A week ago, I hit a particularly large personal milestone in that I finally finished off the manuscript for my second book, Humans 3.0: The Upgrading of a Species. And yet, while I breathed a huge sigh of relief once I hit “send” on the email to my agent, I can’t really say I’m anywhere near “finished,” which is actually a good thing.
The manuscript now goes into what will be a long editing process. My agent is having a long look at it before we submit it to my editor at Lyons Press, and I’ve also sent it out to a few journalist friends for their thoughts and comments. I’m curious as to what they’ll think and the criticisms they’ll make, with the thoughts they return to me inevitably making the ultimate product better.
Humans 3.0 is, I think, a rather ambitious look at how exponentially advancing technology is affecting people on several levels. Many other books have explored specific aspects – I’m currently reading Clive Thompson’s new one, Smarter Than You Think, about how technology is expanding our thought processes – but I’ve instead taken a top-down macro look. I’m wondering whether technology has made the world a better place, and more importantly, whether it’s making us better people.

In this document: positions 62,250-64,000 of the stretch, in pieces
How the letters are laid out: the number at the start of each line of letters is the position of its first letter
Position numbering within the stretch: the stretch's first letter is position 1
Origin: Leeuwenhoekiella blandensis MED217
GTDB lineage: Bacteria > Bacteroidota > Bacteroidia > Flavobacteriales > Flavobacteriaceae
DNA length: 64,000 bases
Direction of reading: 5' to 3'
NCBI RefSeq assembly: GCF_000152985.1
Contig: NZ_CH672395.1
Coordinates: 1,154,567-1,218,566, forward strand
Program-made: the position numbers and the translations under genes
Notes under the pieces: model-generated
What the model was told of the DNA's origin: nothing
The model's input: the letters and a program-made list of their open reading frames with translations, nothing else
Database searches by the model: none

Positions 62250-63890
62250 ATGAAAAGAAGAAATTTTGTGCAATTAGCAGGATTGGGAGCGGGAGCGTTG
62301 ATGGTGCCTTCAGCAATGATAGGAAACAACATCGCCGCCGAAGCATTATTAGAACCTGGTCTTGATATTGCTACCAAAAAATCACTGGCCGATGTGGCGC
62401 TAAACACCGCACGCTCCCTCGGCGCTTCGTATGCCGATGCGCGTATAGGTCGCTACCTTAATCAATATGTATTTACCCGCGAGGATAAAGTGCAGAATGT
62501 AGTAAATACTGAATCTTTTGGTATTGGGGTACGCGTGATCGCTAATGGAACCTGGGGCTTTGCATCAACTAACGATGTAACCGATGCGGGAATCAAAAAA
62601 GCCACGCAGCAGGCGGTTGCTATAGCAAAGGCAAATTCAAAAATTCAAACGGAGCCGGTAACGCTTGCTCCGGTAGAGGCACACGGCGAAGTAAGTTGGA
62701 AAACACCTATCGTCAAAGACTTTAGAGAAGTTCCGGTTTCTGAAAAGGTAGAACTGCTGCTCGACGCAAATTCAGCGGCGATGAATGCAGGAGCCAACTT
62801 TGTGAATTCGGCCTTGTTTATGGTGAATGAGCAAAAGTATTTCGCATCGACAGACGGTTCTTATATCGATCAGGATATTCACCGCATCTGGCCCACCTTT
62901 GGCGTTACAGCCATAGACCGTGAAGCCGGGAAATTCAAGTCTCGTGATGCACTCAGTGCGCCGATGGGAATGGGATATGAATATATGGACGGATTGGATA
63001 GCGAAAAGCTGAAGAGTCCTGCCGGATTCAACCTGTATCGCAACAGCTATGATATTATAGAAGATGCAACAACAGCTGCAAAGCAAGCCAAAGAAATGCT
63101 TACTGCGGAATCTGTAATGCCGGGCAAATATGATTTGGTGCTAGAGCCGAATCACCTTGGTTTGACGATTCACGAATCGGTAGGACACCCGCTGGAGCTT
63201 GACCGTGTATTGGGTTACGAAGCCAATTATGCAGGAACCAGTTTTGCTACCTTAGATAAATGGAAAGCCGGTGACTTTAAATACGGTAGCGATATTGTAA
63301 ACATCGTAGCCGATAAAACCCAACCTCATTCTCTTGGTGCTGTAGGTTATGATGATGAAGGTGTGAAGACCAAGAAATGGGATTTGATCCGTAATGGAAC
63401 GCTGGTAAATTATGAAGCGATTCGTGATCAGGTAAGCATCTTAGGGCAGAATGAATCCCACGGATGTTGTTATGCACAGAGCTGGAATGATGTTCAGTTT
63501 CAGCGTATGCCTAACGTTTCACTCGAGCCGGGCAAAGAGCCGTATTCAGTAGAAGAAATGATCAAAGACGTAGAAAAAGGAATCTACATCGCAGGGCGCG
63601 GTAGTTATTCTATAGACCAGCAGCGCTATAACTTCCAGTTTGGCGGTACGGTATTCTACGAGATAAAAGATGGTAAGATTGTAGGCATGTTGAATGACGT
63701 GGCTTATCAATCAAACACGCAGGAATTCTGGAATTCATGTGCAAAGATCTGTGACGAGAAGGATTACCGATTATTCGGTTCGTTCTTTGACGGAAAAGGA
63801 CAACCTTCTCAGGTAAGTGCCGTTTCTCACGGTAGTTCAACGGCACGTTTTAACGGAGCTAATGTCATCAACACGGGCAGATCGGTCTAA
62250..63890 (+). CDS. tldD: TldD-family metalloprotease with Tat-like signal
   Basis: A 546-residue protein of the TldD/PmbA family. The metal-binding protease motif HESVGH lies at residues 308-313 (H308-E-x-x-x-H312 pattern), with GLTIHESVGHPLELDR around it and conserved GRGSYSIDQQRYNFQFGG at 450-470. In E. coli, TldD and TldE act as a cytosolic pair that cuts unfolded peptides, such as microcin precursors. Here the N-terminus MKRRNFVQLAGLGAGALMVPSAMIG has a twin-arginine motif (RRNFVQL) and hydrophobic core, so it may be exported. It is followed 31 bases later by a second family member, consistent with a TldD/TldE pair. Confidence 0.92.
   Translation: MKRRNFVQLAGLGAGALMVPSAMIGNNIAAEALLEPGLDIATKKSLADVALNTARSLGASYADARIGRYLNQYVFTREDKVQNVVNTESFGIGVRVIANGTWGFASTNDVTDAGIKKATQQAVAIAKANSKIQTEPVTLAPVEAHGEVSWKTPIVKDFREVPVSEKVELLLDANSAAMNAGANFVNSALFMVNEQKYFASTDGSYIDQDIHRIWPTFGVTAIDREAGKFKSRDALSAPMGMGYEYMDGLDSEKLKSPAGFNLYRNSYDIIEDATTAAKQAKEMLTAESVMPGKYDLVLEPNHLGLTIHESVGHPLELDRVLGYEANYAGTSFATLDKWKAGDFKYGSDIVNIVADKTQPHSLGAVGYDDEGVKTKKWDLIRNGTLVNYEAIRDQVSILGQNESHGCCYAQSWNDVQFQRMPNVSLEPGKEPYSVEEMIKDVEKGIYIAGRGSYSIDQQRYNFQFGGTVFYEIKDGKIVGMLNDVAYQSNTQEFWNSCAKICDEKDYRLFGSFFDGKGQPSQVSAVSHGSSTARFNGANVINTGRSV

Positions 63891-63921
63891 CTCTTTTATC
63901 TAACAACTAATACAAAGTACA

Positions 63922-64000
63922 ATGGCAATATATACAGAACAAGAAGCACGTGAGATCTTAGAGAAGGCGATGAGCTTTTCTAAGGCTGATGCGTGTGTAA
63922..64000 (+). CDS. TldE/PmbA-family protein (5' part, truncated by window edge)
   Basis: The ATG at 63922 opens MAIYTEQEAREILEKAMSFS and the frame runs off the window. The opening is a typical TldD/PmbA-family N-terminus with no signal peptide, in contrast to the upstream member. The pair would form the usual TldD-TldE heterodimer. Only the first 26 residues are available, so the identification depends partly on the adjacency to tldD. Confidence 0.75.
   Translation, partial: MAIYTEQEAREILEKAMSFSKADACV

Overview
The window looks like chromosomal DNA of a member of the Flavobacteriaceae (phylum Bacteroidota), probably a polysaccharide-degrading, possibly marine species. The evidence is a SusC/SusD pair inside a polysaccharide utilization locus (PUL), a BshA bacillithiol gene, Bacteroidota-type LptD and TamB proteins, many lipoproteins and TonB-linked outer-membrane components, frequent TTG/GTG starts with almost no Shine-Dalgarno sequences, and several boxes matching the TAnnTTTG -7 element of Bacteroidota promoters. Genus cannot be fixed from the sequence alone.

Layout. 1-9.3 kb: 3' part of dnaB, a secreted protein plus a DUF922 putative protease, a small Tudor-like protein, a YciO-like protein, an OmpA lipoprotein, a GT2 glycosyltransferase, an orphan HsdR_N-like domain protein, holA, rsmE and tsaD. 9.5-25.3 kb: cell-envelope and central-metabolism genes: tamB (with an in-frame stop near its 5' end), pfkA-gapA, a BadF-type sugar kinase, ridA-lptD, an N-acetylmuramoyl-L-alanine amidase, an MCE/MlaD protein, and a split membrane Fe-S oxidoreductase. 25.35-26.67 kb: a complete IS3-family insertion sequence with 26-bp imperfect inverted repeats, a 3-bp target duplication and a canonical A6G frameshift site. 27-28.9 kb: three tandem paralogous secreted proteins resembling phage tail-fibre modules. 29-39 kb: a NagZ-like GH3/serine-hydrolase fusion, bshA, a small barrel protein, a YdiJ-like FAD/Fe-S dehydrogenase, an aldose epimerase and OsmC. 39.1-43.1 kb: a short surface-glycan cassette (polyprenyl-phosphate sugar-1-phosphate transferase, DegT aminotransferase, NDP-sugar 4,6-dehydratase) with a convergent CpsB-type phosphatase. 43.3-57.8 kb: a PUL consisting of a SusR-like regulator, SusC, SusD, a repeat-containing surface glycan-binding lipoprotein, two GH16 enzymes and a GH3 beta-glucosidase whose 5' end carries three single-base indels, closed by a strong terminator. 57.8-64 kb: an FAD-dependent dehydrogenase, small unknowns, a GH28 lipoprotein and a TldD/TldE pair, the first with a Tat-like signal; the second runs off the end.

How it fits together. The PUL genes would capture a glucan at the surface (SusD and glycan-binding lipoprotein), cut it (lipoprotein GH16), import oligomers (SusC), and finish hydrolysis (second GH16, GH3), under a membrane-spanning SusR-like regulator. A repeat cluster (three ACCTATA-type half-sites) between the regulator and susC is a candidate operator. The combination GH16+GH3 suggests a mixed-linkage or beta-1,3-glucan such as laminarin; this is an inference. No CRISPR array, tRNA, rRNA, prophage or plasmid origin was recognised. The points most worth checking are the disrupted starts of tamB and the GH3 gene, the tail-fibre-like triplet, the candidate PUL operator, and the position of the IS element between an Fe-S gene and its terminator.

I won’t share any of my conclusions here yet, since I’ll inevitably modify or even rethink some of them in light of what my various early editors come back with. And then there’s the actual editor to deal with.
And therein lies the beauty of writing a book. One of the things I enjoyed most about writing Sex, Bombs and Burgers was the long editing process, where different lines of thoughts were explored, adopted or dropped before they coalesced into the final product. At the end of it, I found that I knew my work backwards, forwards, inside and out, and I was able to talk about it with confidence and authority.
That’s so rare and different from day-to-day life and writing. I often feel that much of what I write, whether it’s here on my blog or elsewhere, is merely the starting point of an idea or discussion. And because there’s always the need to produce more, there usually isn’t much time to return to a thought to develop it further.
Having done it twice now, I know that the time and effort required to write a book can be crushing. There were many times while working on Humans 3.0 that I thought, “Never again,” and I honestly can’t say at this point if I would put myself through it once more. If it’s a huge success, maybe.
For now, I’m just happy that it’s “done” and I can’t wait to get it even more “done.” And so a new journey begins…